Radial Artery Dilatation to Improve Access and Lower complication rates during coronary angiography (RADIAL): A Randomized Controlled Trial

Abstract

AIMS:

To explore the use of prolonged occlusion flow mediated dilatation (PO-FMD) to dilate the radial artery prior to cannulation to increase cannulation success, reduce puncture attempts and reduce access site complications in transradial coronary angiography.

METHODS AND RESULTS:

1156 patients undergoing transradial coronary angiography were randomized into PO-FMD and sham PO-FMD groups. PO-FMD was achieved by a 10 minute inflation of a blood pressure cuff on the arm to above systolic pressure, followed by deflation with resultant radial artery dilation. In the sham PO-FMD group the cuff was not inflated. Operators were blinded to the intervention. 580 patients were randomized to the sham PO-FMD group and 576 to the PO-FMD group. Cannulation failure was reduced with PO-FMD with cannulation failure rates of 2.7% in the PO-FMD group and 5.8% in the sham PO-FMD group (p=0.01).The number of puncture attempts were reduced with the use of PO-FMD, with a median of 1 attempt in the PO-FMD group and 2 in the sham PO-FMD group (p<0.001). Radial artery pulsation loss (RAPL) was reduced with PO-FMD with 1.4% in the PO-FMD group and 3.8% in the sham PO-FMD group (p=0.02).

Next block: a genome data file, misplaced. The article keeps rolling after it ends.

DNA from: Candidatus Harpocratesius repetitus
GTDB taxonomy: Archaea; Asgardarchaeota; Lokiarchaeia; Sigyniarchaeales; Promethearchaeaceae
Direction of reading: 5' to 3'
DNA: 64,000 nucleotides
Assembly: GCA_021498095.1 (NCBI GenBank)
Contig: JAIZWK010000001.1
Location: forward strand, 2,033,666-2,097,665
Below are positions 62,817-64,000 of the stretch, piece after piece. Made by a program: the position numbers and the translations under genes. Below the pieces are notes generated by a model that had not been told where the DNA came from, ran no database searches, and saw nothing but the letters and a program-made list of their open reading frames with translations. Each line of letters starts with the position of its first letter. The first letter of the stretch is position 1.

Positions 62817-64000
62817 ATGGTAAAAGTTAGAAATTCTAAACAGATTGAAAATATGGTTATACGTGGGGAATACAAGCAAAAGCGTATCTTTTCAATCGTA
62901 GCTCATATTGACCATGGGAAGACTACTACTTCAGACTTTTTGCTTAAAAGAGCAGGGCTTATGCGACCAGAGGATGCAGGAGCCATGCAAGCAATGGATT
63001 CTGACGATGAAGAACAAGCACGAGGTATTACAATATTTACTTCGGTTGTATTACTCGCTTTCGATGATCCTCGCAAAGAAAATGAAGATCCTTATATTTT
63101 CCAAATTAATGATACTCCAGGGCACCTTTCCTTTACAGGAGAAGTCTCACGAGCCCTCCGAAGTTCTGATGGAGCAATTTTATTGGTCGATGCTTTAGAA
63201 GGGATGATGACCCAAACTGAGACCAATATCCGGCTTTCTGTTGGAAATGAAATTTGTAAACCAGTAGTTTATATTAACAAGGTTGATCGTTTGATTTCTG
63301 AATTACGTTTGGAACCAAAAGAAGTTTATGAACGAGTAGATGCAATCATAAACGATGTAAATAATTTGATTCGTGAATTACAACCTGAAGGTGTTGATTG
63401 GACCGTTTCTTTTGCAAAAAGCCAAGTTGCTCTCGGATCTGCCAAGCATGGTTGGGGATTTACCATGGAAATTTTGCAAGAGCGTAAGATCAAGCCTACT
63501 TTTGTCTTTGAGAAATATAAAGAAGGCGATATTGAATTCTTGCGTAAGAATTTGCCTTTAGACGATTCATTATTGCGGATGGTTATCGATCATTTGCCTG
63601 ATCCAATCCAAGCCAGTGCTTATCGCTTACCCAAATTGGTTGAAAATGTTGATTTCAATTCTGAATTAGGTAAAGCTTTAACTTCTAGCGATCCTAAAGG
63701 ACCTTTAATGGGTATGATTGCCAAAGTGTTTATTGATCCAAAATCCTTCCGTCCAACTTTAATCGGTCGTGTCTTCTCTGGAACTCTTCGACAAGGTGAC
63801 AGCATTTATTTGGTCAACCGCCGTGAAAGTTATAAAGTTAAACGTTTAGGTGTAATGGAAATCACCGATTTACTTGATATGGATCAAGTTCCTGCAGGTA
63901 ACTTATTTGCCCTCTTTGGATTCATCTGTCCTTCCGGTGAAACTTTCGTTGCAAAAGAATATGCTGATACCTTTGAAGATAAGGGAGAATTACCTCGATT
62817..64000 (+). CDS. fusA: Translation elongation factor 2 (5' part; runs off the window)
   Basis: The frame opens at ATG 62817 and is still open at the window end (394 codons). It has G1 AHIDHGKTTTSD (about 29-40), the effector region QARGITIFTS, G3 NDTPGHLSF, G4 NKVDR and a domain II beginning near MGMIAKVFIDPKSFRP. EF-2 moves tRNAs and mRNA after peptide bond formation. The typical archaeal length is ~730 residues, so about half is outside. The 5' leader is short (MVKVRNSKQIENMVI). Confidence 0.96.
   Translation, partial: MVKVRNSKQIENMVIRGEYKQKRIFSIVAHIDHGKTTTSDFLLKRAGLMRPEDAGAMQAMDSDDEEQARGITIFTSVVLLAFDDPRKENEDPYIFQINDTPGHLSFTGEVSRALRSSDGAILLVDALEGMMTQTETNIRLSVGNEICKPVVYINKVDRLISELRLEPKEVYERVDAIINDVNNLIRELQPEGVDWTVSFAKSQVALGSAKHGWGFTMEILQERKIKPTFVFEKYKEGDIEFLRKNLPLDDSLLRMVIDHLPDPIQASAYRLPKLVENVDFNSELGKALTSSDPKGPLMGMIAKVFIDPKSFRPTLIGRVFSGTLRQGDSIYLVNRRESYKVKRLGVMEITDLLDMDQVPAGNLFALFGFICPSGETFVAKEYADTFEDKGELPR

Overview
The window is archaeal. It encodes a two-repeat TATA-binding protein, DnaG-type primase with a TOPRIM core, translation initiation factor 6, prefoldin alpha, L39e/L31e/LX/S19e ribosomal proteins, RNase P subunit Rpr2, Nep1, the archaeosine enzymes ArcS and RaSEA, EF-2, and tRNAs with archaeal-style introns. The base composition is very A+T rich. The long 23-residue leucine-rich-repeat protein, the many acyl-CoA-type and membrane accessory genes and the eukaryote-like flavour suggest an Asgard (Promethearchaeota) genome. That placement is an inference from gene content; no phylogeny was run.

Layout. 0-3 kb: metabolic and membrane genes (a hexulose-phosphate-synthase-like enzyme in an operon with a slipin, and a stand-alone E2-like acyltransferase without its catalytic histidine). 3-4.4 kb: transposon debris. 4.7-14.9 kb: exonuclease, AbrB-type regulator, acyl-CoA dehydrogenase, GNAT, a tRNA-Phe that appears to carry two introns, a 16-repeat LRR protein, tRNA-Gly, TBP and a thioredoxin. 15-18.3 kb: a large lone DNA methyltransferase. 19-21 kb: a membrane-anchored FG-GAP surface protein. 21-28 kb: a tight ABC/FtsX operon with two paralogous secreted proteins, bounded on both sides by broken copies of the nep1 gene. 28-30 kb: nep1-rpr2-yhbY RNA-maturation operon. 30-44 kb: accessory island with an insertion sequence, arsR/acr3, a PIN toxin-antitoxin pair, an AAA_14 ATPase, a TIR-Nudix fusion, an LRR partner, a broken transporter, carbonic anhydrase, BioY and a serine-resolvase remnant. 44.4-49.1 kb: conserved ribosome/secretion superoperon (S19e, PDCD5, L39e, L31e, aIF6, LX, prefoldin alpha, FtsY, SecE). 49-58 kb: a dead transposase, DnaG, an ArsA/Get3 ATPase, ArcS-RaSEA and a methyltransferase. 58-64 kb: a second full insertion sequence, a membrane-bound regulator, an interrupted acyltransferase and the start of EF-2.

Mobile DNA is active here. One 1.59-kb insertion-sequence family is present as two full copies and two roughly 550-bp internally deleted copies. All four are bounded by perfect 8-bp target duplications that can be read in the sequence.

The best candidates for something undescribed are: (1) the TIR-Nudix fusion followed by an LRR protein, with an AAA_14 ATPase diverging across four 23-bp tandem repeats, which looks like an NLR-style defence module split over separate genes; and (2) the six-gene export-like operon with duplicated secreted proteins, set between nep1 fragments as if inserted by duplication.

CONCLUSIONS:

PO-FMD reduces cannulation failure rates, decreases puncture attempts, and decreases RAPL during transradial coronary angiography.

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Citation
Doubell J, et al EuroIntervention 2019. (Epub ahead of print).